Ecommerce websites are super important, but how much do they actually cost? It’s hard to guess, since some are small, some are tall, and some are so crazy expensive that no reasonable person would ever spend that much.
The answer’s pretty flexible, but if you know what you’re building, you can make a good estimate and save lots of money.
So how much does an average ecommerce website cost?
Short answer: 6,000 to 100,000 or more
A fully-custom ecommerce website isn’t cheap. Expect to pay between $6,000 and $100,000 on building the website alone, if not more.
That’s a pretty big range, but it breaks down a lot more cleanly with a few extra details.
- If you sell a few products, you’ll end up on the cheaper end. Expect to pay six thousand dollars for the base website — more if you sell more than five products.
- If you sell hundreds or thousands of products, you’ll end up on the expensive end. It varies more, but expect to pay one hundred thousand dollars or more for a website with thousands of products.
- If you want to keep your website growing, you’ll need to spend more on upkeep, CRO, and marketing. Expect to spend as much on growth as you did on the rest of the site.
Making an online store isn’t cheap — big companies can spend millions. But it’s not a money pit; it’s an investment.
How we got these numbers
We aren’t pulling these numbers from thin air. They’re real figures from real data.
To get these numbers, we pulled data from ten years of project estimates.
We examined this data in detail to see how much each piece costs overall.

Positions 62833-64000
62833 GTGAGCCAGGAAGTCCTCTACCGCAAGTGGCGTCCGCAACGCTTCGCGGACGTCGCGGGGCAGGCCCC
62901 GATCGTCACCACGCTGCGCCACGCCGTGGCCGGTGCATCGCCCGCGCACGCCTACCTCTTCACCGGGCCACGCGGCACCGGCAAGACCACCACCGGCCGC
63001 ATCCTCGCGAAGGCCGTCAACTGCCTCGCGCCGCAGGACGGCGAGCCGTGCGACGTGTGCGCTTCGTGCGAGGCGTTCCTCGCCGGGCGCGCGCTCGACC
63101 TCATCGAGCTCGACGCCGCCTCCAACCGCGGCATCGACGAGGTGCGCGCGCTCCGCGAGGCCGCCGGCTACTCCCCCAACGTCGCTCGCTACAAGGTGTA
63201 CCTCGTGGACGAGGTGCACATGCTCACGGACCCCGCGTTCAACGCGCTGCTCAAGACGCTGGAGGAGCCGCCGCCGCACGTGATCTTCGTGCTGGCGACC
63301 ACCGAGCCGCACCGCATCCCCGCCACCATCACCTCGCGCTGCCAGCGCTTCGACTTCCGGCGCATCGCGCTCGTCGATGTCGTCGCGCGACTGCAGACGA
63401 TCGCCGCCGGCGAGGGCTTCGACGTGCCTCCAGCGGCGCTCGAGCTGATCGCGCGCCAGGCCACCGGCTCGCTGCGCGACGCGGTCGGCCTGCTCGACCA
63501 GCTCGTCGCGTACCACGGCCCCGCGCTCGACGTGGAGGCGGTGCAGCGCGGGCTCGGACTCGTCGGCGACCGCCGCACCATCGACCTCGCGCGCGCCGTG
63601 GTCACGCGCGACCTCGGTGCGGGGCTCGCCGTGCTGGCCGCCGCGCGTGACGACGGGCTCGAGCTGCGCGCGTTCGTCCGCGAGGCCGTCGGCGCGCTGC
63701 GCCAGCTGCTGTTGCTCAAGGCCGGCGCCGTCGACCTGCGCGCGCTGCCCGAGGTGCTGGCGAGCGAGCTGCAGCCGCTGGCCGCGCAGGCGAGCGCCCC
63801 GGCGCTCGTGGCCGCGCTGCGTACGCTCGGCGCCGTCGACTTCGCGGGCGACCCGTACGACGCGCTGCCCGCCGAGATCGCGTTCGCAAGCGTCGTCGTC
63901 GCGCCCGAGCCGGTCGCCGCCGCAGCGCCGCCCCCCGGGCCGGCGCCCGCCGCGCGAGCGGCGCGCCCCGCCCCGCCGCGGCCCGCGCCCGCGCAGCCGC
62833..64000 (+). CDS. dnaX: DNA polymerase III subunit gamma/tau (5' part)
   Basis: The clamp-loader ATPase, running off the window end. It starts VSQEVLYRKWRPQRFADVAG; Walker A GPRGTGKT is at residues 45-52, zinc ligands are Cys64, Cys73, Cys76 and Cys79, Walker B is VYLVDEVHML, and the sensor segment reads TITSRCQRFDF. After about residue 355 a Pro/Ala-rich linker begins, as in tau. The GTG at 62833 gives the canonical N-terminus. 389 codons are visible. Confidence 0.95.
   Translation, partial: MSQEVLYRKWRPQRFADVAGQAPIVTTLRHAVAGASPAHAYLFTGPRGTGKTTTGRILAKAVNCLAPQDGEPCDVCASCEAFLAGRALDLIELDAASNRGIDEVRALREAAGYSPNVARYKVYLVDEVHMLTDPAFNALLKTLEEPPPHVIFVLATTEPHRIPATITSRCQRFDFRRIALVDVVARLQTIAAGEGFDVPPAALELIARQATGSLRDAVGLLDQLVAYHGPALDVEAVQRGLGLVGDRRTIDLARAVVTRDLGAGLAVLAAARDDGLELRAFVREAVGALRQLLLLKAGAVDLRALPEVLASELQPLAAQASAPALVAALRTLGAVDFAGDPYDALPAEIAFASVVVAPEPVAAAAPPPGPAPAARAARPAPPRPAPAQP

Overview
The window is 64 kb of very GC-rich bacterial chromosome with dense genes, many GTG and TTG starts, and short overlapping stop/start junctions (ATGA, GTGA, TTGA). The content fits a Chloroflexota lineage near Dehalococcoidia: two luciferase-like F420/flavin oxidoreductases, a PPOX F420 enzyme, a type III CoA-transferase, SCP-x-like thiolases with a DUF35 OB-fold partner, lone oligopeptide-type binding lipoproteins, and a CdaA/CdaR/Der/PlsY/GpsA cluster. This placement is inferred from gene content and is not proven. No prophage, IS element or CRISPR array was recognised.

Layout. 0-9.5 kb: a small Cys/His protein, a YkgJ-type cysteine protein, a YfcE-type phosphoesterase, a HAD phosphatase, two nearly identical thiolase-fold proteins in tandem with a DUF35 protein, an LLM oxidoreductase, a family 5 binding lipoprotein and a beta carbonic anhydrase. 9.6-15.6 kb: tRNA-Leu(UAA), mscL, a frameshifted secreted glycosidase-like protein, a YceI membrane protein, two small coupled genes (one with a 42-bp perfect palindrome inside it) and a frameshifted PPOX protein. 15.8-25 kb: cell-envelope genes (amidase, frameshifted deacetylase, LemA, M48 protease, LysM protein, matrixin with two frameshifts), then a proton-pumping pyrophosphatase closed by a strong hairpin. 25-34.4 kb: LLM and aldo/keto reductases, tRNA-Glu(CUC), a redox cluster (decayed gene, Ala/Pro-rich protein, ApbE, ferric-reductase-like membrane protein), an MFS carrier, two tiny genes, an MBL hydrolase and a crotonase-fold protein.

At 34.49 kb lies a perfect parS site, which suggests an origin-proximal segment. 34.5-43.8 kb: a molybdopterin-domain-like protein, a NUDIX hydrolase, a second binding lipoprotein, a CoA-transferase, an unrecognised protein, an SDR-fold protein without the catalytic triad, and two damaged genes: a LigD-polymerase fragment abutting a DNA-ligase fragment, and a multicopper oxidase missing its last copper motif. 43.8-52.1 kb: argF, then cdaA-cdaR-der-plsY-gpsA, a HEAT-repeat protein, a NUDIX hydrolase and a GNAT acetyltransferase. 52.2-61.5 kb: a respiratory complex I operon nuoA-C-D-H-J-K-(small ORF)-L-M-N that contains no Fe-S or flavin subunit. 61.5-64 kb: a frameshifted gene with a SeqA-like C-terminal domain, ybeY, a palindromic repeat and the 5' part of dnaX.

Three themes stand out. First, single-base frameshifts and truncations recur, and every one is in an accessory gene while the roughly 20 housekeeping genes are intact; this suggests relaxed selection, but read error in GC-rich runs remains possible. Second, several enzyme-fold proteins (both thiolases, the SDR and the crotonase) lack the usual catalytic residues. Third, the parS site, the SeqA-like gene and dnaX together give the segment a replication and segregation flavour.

Then, we compared those numbers with the rest of the data out there — writing copious sloppy notes.
The result is a holistic, detailed analysis of how much an agency ecommerce site should cost. It depends on a lot of factors, but our methodology is thorough.
Inventory is the most important factor for determining how much an ecommerce website will cost. If you have more products, your developer needs to do more work.
Let’s look at Trudoor as an example. Trudoor has a massive catalog with 21 main hardware categories, 142 total categories, and 1660 products.
Our development team spent a lot of time organizing the catalog, but we still had to build 102 pages with 1,011 variable options. That’s a lot of work, which costs a lot of money.
Elevated Craft, on the other hand, has one product.
The website needs to support checkout (a fixed cost for every ecommerce website) but the rest can be dedicated to marketing. Thus, Elevated Craft had a cheaper build. Above all else, catalog determines price.
The website build is only half the picture. Optimizing it for sales may double the bill.
Conversion rate optimization (better known as CRO) is the process of fine-tuning a website to make as much money as possible.
The process includes small tweaks, deep metric analysis, and lots of testing. In fact, Uber alone runs more than 1000 experiments per day on a custom platform.
And all this CRO makes a huge difference.